In a statement issued after a call with Biden, von der Leyen said: “President Biden and I agreed to suspend all our tariffs imposed in the context of the Airbus-Boeing disputes, both on aircraft and non-aircraft products, for an initial period of four months.

“We both committed to focus on resolving our aircraft disputes, based on the work of our respective trade representatives,” she said.

The goodwill gesture is intended to prepare the ground for negotiations on a permanent solution to the dispute by setting joint rules on permissible aircraft subsidies.

The US trade representative’s office said that a settlement was needed to address challenges posed by new entrants to the aircraft sector from China. Beijing has made it a priority to break the global duopoly that has dominated for decades.

It added that limits on future subsidies and monitoring and enforcement mechanisms would be part of a deal between the EU and US.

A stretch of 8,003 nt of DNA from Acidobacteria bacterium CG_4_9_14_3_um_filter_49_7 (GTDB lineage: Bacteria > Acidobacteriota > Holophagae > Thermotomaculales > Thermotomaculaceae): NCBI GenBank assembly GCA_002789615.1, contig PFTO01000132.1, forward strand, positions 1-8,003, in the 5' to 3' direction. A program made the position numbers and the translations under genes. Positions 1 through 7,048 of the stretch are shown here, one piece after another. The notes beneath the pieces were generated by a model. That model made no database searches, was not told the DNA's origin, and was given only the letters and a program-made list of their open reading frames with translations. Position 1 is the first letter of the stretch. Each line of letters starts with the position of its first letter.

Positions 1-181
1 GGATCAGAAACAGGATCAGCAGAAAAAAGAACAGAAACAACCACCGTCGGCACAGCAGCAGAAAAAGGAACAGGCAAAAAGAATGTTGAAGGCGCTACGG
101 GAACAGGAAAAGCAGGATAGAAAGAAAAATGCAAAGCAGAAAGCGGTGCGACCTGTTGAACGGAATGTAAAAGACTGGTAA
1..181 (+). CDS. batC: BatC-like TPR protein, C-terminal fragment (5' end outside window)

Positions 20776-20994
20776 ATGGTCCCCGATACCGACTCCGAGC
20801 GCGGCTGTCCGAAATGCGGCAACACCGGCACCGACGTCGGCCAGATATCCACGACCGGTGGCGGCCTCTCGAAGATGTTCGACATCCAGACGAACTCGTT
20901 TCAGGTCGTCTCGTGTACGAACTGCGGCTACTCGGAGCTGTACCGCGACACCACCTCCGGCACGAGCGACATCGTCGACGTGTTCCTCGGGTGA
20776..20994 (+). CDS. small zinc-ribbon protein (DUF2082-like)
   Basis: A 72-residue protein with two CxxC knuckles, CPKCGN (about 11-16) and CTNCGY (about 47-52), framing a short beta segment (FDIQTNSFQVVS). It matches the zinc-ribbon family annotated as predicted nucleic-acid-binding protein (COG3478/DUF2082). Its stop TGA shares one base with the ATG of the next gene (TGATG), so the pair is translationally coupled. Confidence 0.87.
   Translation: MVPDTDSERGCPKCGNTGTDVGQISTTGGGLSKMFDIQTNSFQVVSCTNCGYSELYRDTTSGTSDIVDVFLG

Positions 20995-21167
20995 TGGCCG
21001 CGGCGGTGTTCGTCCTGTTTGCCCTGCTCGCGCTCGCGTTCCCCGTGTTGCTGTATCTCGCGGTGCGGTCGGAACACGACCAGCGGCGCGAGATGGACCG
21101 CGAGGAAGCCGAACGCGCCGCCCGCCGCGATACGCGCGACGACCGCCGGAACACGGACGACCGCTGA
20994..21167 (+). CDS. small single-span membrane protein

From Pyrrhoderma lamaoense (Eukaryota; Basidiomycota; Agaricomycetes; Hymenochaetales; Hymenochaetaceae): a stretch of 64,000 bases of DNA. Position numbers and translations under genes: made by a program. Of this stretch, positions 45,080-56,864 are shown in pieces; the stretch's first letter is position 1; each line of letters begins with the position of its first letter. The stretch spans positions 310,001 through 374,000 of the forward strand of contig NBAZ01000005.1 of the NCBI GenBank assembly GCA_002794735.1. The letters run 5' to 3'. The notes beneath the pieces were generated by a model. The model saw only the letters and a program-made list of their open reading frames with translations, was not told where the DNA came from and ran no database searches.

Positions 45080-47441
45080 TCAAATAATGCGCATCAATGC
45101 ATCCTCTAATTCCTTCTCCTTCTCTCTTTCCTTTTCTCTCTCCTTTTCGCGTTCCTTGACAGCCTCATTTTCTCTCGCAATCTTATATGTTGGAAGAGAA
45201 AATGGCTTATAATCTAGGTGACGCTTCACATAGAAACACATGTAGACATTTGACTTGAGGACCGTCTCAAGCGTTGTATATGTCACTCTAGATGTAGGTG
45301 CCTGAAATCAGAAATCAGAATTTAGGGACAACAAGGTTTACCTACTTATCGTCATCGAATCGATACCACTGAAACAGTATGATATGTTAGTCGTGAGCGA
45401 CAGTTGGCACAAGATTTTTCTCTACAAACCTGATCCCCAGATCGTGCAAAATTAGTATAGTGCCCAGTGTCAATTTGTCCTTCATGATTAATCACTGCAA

A European official said the announcement came “earlier than expected”, given that Biden’s nominated trade representative Katherine Tai has yet to be confirmed. Countering China and setting transatlantic standards for the aircraft industry were keys goal, the official said.

One European diplomat said that four months would be “enough time to focus minds while still being very do-able”.

The deal came a day after the UK and US came to their own arrangement whereby Washington also agreed to suspend punitive tariffs linked to the dispute for four months.

The UK had already unilaterally stopped imposing its own tariffs at the start of this year. EU officials and other trade experts have questioned whether the UK would have had the right to continue to impose them anyway, given its exit from the bloc’s customs union.

Brussels imposed extra tariffs on $4bn of US goods in November, covering a wide range of products including sugarcane molasses, casino tables and fitness machines. 

By then the US had already imposed extra duties on $7.5bn of European exports — the result of Washington’s own World Trade Organization victory against aid to Airbus.